Enhanced Retirement Plan Helping Workers Save

Posted on 05/31/24 by Sarah Hollander

In the 16 years since Nichole Garner opened Capelli’s Studio & Spa in Decatur, she’s researched many retirement savings plans. Her stylists and skin care specialists wanted the benefit. She wanted to offer it.

The expense got in the way.

That changed last September, when Garner enrolled in Illinois Secure Choice. The state-facilitated Roth IRA program now covers employers with five or more workers, compared with 25 previously. The shift allows Capelli’s and thousands of other small businesses to participate.

“It’s just such a super simple benefit,” says Garner, 39. Secure Choice is free for employers and integrates with her payroll accounting software. And, she adds, it gives her employees — who range in age from their early 20s to mid-40s — an easy way to save for retirement, through an automatic payroll deduction.

“Years fly by so fast, and before we know it, we get close to that age ... not even realizing we
haven’t started,” Garner says.

The lower employee threshold is the latest update to Secure Choice, which launched six years ago across the state to address lackluster retirement savings.

More than 19,000 employers in the five- to 24-employee range have enrolled since the change, according to Secure Choice Executive Director Christine Cheng. Many come from the service industry, including retail, hospitality and food service companies.

Employers in business at least two years that don’t offer a retirement plan — such as a 401(k) or pension — must enroll in either Secure Choice or a qualified plan.

In March, Secure Choice had more than $176 million in assets and more than 147,000 employee accounts — often people saving for retirement who weren’t before, according to Ryan Gruenenfelder, an AARP Illinois advocacy director. “That’s remarkable,” he says.

National push to grow plans

AARP Illinois pushed for creation of the plan, as well as its latest expansion. Nationwide, AARP has pushed state legislators to support retirement savings programs, with a preference toward automatic workplace enrollment.

In Illinois, employees at participating workplaces automatically contribute 5 percent from their paycheck, unless they adjust the percentage or opt out altogether.

AARP has collaborated with Secure Choice and the Illinois State Treasurer’s Office on outreach and education through online, TV, direct mail and social media content, as well as a booklet distributed to Crain’s Chicago Business subscribers and others.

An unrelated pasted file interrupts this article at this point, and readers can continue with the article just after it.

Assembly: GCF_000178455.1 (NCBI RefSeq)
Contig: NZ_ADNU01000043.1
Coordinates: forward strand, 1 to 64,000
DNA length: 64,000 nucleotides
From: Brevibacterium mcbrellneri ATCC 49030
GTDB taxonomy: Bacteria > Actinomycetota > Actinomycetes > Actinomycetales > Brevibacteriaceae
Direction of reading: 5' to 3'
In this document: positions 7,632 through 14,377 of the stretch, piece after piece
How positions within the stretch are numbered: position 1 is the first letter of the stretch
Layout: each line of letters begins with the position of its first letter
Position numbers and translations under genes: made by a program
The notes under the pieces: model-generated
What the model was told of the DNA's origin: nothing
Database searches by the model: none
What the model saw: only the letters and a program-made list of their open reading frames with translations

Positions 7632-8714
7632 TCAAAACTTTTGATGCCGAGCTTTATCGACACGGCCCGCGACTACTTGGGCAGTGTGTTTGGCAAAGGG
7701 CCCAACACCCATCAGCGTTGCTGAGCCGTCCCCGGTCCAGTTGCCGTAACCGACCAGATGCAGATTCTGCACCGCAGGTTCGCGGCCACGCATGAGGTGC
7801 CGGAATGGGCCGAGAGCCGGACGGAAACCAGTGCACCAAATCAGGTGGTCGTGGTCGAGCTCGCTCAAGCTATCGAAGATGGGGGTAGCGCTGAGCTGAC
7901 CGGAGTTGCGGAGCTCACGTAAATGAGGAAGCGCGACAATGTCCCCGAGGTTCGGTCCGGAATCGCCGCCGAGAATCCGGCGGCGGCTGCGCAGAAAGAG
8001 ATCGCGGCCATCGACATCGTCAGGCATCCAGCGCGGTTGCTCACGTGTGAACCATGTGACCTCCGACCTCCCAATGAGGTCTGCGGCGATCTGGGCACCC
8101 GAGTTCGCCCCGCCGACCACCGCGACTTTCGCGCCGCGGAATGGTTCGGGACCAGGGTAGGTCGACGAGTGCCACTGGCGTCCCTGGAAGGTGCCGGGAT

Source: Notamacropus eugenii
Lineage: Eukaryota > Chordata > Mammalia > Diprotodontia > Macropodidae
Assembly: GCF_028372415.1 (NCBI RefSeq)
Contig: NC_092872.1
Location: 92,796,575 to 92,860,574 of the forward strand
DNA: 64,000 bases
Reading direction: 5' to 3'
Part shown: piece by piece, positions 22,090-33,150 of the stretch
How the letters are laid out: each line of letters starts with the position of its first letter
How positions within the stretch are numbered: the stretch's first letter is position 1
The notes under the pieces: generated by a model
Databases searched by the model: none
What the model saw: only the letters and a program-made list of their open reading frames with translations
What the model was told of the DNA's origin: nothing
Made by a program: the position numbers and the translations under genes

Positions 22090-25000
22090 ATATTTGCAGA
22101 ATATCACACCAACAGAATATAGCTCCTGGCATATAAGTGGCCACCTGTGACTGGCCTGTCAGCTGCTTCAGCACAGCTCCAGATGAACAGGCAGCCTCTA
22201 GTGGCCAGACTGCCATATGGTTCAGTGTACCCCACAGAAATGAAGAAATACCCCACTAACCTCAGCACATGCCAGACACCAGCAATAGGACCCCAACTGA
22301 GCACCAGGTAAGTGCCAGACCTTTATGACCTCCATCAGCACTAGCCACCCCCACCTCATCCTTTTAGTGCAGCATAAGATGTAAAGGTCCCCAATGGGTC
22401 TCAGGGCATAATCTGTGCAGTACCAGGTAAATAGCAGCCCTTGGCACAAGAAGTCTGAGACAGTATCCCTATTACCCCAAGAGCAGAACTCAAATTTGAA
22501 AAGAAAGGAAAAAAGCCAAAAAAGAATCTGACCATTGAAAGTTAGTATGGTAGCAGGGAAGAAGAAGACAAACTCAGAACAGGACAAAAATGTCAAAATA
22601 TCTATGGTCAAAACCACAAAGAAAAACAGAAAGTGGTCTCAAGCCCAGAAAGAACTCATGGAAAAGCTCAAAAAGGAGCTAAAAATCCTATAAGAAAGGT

The goal is to educate newly eligible businesses, nudge stragglers to enroll and convince employees to contribute. By year-end, Secure Choice officials hope to grow the program to 175,000 participants.

State-facilitated retirement plans are having a national moment, says Illinois Treasurer Michael Frerichs, chair of the board overseeing Secure Choice. Illinois was one of the first states to pass such a law (the governor signed it in 2015) and to get it running. In all, 18 other states have enacted programs, with 12 active and the rest in the implementation stage, according to Georgetown University’s Center for Retirement Initiatives.

Opponents have argued that opening a savings account should be a personal responsibility and that state-facilitated programs are another mandate on small businesses.

Frerichs responds that the retirement savings deficit impacts everyone. People without enough savings may work into their 70s or 80s, reducing job openings for younger people, he says. They also would likely spend less in retirement — thus hurting the economy — and possibly need to depend on the government’s safety net. A 2023 Pew Charitable Trusts study estimated insufficient retirement savings could cost Illinois $8.9 billion in added social assistance spending between 2021 and 2040.

“I would say if people aren’t saving for retirement, it’s all of our problem,” Frerichs says.

Of the 10 employees at Capelli’s, seven contribute to Secure Choice accounts. The others — and Garner — opted out because they already have private plans. Garner’s initial worries about program costs or time commitments weren’t founded.

“Once I read up and understood the program more, it was a no-brainer,” she says.

More at ilsecurechoice.com.

Sarah Hollander, a freelance writer and former daily newspaper reporter in Cleveland, has written for the AARP Bulletin for 15 years.

Suze Orman on: Saving for Retirement — AARP

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This story is provided by AARP Illinois. Visit the AARP Illinois page for more news, events, and programs affecting retirement, health care, and more.

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